In November of this year, the United States government launched a campaign to warn parents of cyberbullying.
While the campaign was originally designed to prevent cyberbullies from contacting their peers or harming anyone, the government also hoped to educate parents about the risks of cyber-bullying and how to protect their children.
The campaign focused on how to respond to cyberbullied children by educating them about what to do in case of a cyberattack.
The government’s website also detailed ways to keep your children safe from cyber-attacks.
As of December 10, 2017, the Government Accountability Office (GAO) reported that nearly 7 million parents have taken action to protect themselves from cyberbulling.
These steps include: 1.
Encouraging your child to use social media.
Educating your child about cyber-safety.
Encourage your child and other children to monitor social media for threats and harassment.
Establishing safe-spaces, such as virtual private networks (VPNs) and proxy servers.
Ensuring your child’s online activity is secure.
Creating a safe-space on social media, such a profile, and private message.
Establishes safe-stance policies.
The Government Accountability Review found that parents were not taking steps to protect children and the community from cyber bullying, and that many parents were unaware of the risks that cyberbullaging posed to children.
In response to these findings, the GAO released a report on the impact of cyber bullying on school-aged children and communities in October of this 2016.
It found that cyber bullying negatively affects students and families and can negatively impact school attendance and achievement.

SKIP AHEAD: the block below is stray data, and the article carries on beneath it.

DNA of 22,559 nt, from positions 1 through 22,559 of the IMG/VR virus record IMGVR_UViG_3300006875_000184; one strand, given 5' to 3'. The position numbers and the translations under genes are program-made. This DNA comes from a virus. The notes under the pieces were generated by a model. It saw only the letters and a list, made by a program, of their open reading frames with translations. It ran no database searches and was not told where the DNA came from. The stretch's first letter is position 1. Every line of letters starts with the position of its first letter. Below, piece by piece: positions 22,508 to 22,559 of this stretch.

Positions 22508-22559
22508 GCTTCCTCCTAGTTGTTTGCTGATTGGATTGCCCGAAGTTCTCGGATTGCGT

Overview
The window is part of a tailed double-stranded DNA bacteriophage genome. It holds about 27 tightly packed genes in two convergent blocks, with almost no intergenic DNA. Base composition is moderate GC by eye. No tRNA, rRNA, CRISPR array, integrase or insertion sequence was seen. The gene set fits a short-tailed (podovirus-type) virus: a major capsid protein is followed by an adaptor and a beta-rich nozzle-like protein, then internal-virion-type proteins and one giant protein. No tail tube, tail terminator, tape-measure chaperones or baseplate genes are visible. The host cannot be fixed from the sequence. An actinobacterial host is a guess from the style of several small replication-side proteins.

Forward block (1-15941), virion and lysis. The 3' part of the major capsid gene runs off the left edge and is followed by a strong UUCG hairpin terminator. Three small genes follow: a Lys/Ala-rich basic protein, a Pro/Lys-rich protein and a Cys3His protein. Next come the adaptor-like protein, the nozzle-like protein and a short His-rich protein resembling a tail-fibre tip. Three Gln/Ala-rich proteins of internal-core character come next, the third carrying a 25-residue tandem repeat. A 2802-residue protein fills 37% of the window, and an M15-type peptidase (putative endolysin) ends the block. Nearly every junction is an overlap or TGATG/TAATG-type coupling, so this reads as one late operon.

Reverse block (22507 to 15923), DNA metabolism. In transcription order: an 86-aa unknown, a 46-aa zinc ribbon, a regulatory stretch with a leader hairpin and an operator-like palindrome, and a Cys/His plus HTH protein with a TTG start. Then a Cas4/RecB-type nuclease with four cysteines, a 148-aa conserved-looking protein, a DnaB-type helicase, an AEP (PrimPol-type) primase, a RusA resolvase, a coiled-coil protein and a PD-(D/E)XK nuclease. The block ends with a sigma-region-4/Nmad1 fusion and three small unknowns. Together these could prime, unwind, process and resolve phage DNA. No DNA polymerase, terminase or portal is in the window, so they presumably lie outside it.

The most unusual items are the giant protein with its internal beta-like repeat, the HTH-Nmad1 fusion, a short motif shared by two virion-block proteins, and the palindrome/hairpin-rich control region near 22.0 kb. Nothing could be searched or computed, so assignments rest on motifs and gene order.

The GAO also found that children who experience cyberbullish behavior are more likely to report feeling unsafe and to engage in risky behaviors.
While many parents are taking steps in order to protect students and the school community from the negative effects of cyberthreats, it’s important for them to know how to best respond to their child’s cyberbullshttps://www.gao.gov/sites/default/files/publications/2016-02/GAO-2016-08-23-Fact-and-Signal-GAO.pdf The GAOG report also found parents are not taking these steps to prevent their children from engaging in cyber-trolling and other forms of cyberharassment.
“In our research, we have found that there is insufficient information on the role of parental guidance and parental involvement in the response to cyber-threats in schools,” the GAOA found.
In order to improve parental response to the cyberthreat, the Federal Communications Commission (FCC) is working to make it easier for parents to receive guidance on cyberbullshit.
The FCC is also working to address the need for parents who have a child who has been cyberbulled to be able to report the cyberbulls to authorities.
The commission is also encouraging parents to take steps to ensure their child is protected from cyberattacks, such.
as creating a safe space on social networking sites.
Cyberbullshtshow on YouTube